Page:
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Tuesday, May 3, 2016

I refuse to feel guilty for liking games that have ladies in bikinis


Opinion by Matt S. 

I've been inspired by Kotaku Australia's Mark Serrels. The guy has a strong opinion about his right to illegally download Game of Thrones, and he is willing to keep coming back to tell us how wrong we are if we disagree with him. That takes gumption. Well, that or he's enjoying the fact he probably made his monthly click target with two articles. *

So, while we're in all in the mood to share about things that society keeps telling us we should be guilty about, but actually shouldn't feel guilty about at all, here's mine; I'm sick and tired of getting comments like this on Twitter, because they happen both publicly and privately All. The. Time.:

(Disclaimer: I also wanted to write this article so the next time someone pulls one of these silly comments at me, I can snap this back as a lazy, but complete, retort).


Related reading: Here's my review of that game in question.

The first thing worth noting about this fellow is the fact that he's actually never interacted with me before. He's never tweeted at me. He doesn't follow me. I've never dropped him a note. I don't follow him. Apparently, this Good Samaritan saw my review, and then decided to jump on over to Twitter and provide me with a 140-character lecture with the strong implication that I'm somehow a lecherous pervert. Because in a review of mine I've got a screenshot of the game which features girls in bikinis. 

I'm going to break the logical fallacies that are present in this comment briefly, because it's really quite spectacular just how extreme they are:

1) This is a game that I scored 0.5/5, or 1/10 if you want to convert. It's so far below a "pass" grade then it should be really quite obvious that I don't approve of the game.

Deeply offensive content, or something

2) I didn't actually draw the art, and my job as a critic is to highlight features of interest within a game. I'm doing my job and people a favour by highlighting this content. It might make them realise that they don't actually want to buy the game because they don't like the content in it. That is explicitly my job.

3) Bikinis aren't inherently sexual. 

I'm not going to go on talking about this guy, because that's one tweet, and one example of many, and it's not really the point. Instead, I'm using it to segue into an issue that is a constant conversation that you see out there in the games industry; the argument that people who like games that feature bikinis are perverts. 

The problem with that argument is that it assumes that bikinis are an inherently sexualised piece of clothing. The simple fact is that they're not. In fact, if you think they are, then you're a very dangerous person and should never be allowed near a beach or pool. Certainly not one where there are children running around.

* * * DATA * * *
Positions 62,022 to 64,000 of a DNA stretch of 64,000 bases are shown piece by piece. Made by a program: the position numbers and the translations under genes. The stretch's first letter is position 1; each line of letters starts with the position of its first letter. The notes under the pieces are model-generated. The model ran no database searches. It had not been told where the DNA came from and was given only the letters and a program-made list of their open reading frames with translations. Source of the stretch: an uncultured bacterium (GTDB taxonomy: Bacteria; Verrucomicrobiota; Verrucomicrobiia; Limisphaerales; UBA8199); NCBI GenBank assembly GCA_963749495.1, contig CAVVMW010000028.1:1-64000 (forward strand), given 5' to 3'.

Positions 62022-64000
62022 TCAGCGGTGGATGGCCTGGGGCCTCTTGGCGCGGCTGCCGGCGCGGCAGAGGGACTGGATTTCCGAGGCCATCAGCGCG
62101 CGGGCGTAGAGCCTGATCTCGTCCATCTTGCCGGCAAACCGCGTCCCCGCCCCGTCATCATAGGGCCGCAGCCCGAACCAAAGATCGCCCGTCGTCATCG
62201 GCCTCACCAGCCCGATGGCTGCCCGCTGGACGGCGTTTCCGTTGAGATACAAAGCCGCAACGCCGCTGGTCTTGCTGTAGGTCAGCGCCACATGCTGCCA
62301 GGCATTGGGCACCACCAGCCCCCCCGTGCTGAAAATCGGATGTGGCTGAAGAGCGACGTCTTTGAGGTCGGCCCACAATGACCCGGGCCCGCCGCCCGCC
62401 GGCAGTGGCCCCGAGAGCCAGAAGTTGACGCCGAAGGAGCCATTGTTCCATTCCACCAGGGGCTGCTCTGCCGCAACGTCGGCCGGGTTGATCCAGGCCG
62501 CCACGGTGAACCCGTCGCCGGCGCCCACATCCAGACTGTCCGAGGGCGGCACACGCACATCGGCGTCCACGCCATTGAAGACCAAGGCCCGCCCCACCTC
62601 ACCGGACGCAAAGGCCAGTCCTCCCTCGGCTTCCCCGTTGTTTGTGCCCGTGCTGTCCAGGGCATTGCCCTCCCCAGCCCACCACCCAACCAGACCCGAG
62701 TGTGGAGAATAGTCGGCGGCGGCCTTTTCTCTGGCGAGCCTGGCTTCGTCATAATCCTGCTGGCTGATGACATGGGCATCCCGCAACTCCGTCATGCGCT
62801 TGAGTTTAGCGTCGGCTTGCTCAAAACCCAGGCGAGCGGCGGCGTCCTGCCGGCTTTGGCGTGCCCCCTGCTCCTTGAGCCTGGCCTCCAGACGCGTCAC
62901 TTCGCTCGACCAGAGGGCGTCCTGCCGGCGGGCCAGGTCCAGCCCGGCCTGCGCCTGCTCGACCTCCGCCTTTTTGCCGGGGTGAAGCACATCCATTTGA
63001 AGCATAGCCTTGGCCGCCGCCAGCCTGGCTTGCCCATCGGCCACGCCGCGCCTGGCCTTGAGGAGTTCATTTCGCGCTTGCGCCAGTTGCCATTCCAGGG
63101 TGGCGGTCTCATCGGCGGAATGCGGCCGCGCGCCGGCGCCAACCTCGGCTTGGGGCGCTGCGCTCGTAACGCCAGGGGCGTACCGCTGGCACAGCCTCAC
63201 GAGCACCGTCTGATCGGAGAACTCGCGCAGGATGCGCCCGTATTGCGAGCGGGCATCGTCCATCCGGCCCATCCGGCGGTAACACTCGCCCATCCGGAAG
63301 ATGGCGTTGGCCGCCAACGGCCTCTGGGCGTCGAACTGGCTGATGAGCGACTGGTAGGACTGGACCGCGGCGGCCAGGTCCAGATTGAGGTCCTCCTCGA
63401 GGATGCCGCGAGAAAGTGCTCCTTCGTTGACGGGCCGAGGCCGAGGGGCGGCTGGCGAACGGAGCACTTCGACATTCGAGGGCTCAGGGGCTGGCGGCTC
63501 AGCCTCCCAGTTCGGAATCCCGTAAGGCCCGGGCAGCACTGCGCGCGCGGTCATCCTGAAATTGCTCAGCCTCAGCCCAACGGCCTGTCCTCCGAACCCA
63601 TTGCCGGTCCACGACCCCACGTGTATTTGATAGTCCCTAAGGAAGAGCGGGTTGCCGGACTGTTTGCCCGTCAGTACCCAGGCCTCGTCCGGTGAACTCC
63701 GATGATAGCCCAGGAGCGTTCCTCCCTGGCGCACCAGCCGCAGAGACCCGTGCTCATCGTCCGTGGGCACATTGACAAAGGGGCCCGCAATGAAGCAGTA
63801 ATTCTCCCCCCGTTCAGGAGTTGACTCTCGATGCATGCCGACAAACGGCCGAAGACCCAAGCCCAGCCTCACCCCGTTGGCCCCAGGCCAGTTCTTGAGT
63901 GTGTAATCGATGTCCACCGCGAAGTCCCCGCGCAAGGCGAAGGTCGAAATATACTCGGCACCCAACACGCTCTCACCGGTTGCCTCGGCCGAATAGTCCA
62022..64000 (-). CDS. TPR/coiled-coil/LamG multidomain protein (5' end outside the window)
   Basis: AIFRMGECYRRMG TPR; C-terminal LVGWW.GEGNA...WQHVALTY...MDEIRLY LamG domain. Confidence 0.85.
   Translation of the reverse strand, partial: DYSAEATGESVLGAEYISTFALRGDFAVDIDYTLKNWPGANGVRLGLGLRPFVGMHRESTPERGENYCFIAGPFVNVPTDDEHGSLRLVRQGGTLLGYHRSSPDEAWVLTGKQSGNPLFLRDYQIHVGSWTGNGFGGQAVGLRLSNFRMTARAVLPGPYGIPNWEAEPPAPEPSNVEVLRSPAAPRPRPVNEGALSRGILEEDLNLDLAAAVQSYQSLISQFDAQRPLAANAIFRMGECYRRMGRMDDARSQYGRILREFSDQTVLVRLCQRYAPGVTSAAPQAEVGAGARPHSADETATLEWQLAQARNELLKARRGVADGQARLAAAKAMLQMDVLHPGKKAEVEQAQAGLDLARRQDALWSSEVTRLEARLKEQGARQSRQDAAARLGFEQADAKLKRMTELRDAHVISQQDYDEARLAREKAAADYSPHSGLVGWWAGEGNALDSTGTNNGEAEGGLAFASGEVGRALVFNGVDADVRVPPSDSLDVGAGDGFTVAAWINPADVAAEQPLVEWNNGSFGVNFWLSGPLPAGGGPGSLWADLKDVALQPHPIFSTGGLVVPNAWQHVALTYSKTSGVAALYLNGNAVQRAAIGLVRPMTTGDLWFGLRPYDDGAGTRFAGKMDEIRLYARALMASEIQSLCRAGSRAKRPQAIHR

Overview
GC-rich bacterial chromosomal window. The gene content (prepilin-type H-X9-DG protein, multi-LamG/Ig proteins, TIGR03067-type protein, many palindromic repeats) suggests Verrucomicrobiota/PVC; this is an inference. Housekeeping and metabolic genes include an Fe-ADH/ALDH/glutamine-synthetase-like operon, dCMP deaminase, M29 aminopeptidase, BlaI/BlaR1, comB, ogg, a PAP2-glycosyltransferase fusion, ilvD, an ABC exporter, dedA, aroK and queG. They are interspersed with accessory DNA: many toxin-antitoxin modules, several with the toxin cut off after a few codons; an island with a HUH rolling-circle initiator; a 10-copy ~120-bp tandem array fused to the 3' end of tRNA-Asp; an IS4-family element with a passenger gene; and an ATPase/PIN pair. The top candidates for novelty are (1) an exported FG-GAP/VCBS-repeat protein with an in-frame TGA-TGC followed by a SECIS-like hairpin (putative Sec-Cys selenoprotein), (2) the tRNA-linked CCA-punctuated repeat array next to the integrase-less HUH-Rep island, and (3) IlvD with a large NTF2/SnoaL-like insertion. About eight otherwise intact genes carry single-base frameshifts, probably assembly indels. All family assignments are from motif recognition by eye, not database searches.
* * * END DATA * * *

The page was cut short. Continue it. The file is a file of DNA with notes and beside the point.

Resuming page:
Also note: I'm all for equal opportunity when it comes to swimwear. Guys costumes too pls kthxbye

Bikinis can be a lot of things. They can be - and in fact, typically are - functional pieces of clothing. Historically, and ironically, given how people respond to them today, bikinis are also symbols of female empowerment and liberation. People seem to forget this, but once upon a time wearing a bikini was a powerful feminist rebellion against conservative social structures that imposed strict limits on what women were allowed to wear. 

Bikinis can be sexualised. Of course they can. And they are - games like Dead or Alive and Senran Kagura certainly sexualise the bikini. But in other examples, such as the aforementioned Parascientific Escape, or the Hatsune Miku bikini costumes, the swimwear is not sexualised at all. Virtually any piece of clothing that a woman could wear could be sexualised if it was presented in a certain way. Miniskirts. A business suit or uniform. A nurse's clothing. A full-length dress. A school uniform. Gym gear. All of these examples of female fashion can - and are - fetishised, but by default none of them are sexualised pieces of clothing. 

I rarely see any acknowledgement of this. For the most part the moment a game has a swimsuit, regardless of context, people start pulling out the "P"-word. But I refuse to feel guilty about it, or allow people to throw horrible, inaccurate pejoratives at me based on my taste in games.

My iPad wallpaper is the best.

And hell, if people are allowed to enjoy games that take a fetishistic love of guns and other weaponry, I'm allowed to enjoy even the sexualised stuff, like Dead or Alive Xtreme 3, and play dress up in putting my favourite characters in my favourite swimsuits. Enjoying this no more makes me a pervert than enjoying a gun game makes a person a future mass murderer. 

So, yes. I enjoy Dead or Alive Xtreme 3. I bought the Hatsune Miku DLC bikini the moment it became available in Project Diva F 2nd. I don't feel even slightly guilty about any of that.

* (Disclaimer: I actually really like Mark and have enormous respect for his work, so the sarcasm in this piece is a friendly roasting rather than criticism. I need to have these disclaimers because this is the Internet).

- Matt S. 
Editor-in-Chief
Find me on Twitter: @digitallydownld



I refuse to feel guilty for liking games that have ladies in bikinis
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